A rather touching aspect of music after 1945 concerns the close relationship between composers and the musicians who premiere their works. This intimacy is heightened in avant-garde and experimental music, which forces performers to adopt new reading skills and special techniques for playing their instruments (and sometimes to invent new instruments). In an indeterminate composition, the performer acts as a kind of co-composer, supplying compositional elements (including any and all aspects of melody, harmony, rhythm, tempo, and instrumentation) that the composer leaves free. The communication in these relationships often resembles that in a marriage, due to the nonverbal understanding between the parties. John Tilbury, a noted British pianist, was Cornelius Cardew’s favorite performer. Because their best work together was experimental—they collaborated for twenty years—many writers compare their association to that of John Cage and “his” pianist, David Tudor. Tilbury, also arguably the greatest British interpreter of the music of Cage and of Morton Feldman, keenly felt Cardew’s untimely death, in 1981, at the age of forty-five, and he has spent the intervening years amassing material for this biography. He had access to Cardew’s copious journals, which cover not only his working methods and philosophy but also his private thoughts, and these provide a backing track to an extraordinary life.
Tilbury describes Cardew’s artistic formation in his bohemian upbringing as the child of Michael Cardew, one of Britain’s foremost potters, at the Wenford Bridge Pottery, a complex of an old inn and barns with no electricity or running water, and his wartime existence as a choral scholar in the evacuated Canterbury Cathedral Choir School. These early years, from Cardew’s childhood through his early twenties, are especially fascinating, since little about this time has made its way into accounts of his music. Although Cardew published much of his important thinking from his diaries in two places (“Notation—Interpretation, etc.,” in Tempo 58 ; Treatise Handbook ), Tilbury’s account here also discusses the composer’s interest in Taoism and Wittgenstein, both of which would significantly influence his later experiments.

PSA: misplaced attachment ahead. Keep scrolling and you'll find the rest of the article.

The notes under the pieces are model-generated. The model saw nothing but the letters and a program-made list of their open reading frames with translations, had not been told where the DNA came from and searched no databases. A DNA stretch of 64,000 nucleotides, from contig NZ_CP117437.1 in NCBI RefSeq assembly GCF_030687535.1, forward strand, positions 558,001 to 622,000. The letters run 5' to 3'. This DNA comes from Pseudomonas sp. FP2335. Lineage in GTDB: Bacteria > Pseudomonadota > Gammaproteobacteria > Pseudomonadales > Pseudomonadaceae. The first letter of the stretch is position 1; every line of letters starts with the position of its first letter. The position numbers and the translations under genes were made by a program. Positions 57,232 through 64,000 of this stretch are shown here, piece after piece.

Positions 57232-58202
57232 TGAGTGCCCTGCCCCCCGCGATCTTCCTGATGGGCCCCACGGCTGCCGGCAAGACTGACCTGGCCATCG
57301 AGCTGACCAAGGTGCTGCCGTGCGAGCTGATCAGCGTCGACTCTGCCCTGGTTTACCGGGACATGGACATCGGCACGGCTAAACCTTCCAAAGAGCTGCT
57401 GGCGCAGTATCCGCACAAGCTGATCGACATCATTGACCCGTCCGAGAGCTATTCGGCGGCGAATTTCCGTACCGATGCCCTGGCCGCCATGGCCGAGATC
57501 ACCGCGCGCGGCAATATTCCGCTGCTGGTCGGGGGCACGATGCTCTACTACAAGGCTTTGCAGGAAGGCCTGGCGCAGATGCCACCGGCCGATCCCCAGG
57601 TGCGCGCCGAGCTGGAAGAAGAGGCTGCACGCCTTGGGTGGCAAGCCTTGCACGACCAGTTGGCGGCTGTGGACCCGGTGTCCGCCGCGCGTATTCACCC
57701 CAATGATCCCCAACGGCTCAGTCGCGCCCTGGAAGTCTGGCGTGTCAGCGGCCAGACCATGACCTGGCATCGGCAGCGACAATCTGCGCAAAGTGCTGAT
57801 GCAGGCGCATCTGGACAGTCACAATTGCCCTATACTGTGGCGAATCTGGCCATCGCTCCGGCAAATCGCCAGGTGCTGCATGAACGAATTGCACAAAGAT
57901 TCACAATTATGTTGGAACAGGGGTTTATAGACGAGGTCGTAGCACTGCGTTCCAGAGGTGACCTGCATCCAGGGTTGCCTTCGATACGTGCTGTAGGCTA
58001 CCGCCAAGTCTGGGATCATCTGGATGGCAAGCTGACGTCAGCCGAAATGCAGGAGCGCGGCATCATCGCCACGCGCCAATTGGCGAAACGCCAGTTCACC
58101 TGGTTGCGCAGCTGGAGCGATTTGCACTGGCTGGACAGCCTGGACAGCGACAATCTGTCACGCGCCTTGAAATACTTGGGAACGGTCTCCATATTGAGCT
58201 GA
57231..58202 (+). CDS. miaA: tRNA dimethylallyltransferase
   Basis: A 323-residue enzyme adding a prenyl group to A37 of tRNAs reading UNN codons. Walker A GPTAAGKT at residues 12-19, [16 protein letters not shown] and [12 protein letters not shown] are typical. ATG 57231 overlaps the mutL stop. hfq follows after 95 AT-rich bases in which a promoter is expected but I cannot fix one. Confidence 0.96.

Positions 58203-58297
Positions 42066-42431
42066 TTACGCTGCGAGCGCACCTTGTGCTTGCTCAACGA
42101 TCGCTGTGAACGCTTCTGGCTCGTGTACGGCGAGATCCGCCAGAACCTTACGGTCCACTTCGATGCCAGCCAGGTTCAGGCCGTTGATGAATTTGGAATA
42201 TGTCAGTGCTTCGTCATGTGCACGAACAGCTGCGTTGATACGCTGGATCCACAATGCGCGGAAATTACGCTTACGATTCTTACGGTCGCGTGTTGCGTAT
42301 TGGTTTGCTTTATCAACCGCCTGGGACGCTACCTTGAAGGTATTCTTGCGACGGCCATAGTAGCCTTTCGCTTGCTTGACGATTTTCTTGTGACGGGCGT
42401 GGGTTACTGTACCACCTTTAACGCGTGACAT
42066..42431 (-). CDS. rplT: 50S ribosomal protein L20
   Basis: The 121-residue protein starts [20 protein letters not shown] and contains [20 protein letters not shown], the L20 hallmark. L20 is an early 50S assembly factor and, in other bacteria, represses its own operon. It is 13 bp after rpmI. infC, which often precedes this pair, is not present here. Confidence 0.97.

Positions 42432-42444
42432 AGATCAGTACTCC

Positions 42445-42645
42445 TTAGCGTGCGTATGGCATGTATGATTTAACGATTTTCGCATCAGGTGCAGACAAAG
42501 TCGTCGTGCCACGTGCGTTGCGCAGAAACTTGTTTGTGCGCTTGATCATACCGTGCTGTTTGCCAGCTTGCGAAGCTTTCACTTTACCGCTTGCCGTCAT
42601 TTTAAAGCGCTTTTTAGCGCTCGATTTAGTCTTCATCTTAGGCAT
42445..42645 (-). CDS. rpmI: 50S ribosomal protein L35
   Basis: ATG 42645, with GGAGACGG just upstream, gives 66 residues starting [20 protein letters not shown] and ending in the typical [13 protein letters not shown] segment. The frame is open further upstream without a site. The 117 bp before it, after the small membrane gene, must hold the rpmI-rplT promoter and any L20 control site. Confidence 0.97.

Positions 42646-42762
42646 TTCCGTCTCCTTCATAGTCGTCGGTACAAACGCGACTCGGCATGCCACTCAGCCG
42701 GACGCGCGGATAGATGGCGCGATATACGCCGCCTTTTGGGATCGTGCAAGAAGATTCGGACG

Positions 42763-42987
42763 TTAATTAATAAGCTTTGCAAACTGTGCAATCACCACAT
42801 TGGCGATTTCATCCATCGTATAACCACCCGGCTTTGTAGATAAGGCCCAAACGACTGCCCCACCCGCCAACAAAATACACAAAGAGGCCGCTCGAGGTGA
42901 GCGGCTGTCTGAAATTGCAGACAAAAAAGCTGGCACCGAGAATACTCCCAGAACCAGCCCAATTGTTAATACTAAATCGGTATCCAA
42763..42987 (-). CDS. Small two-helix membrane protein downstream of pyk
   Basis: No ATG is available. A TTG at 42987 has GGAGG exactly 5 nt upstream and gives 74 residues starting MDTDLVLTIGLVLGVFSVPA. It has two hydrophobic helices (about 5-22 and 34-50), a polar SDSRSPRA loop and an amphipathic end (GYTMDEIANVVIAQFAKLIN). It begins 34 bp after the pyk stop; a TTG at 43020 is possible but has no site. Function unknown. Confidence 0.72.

Cardew was a composer whose principles and ideas led him to abandon typical avenues of success for those less certain. For two years, beginning in 1958, he served as Karlheinz Stockhausen’s assistant in Cologne, an important post for a young English modernist. However, in these same years, he met the American composers Cage, Feldman, Tudor, and Christian Wolff (and Tilbury soon after) and took the unusual step of disassociating his music from that of Stockhausen and the European avant-garde at a time when American indeterminacy and European control were opposing factions. In his experimental phase, Cardew is possibly best known for his explorations in notation, exemplified by Treatise (1963–67), a 193-page score in which common notational symbols are augmented by geometric and graphic elements and for which there are no performance instructions. From 1966 to 1972, he was a member of the free-improvisation group AMM (the meaning of this acronym is secret). The association stretched his conception of indeterminacy to include music without written composition. This led him to write music for group performances outside AMM meant to foster social and musical equality through a music anyone could read. Thus, his other major piece from this period, The Great Learning (1968–1970), a seven-to-nine-hour composition based on the Confucian text of the same name, displays a cornucopia of experimental techniques and notations that reflected the influence of midcentury indeterminacy and early minimalism, almost all of which could be performed, with practice, by both musicians and nonmusicians.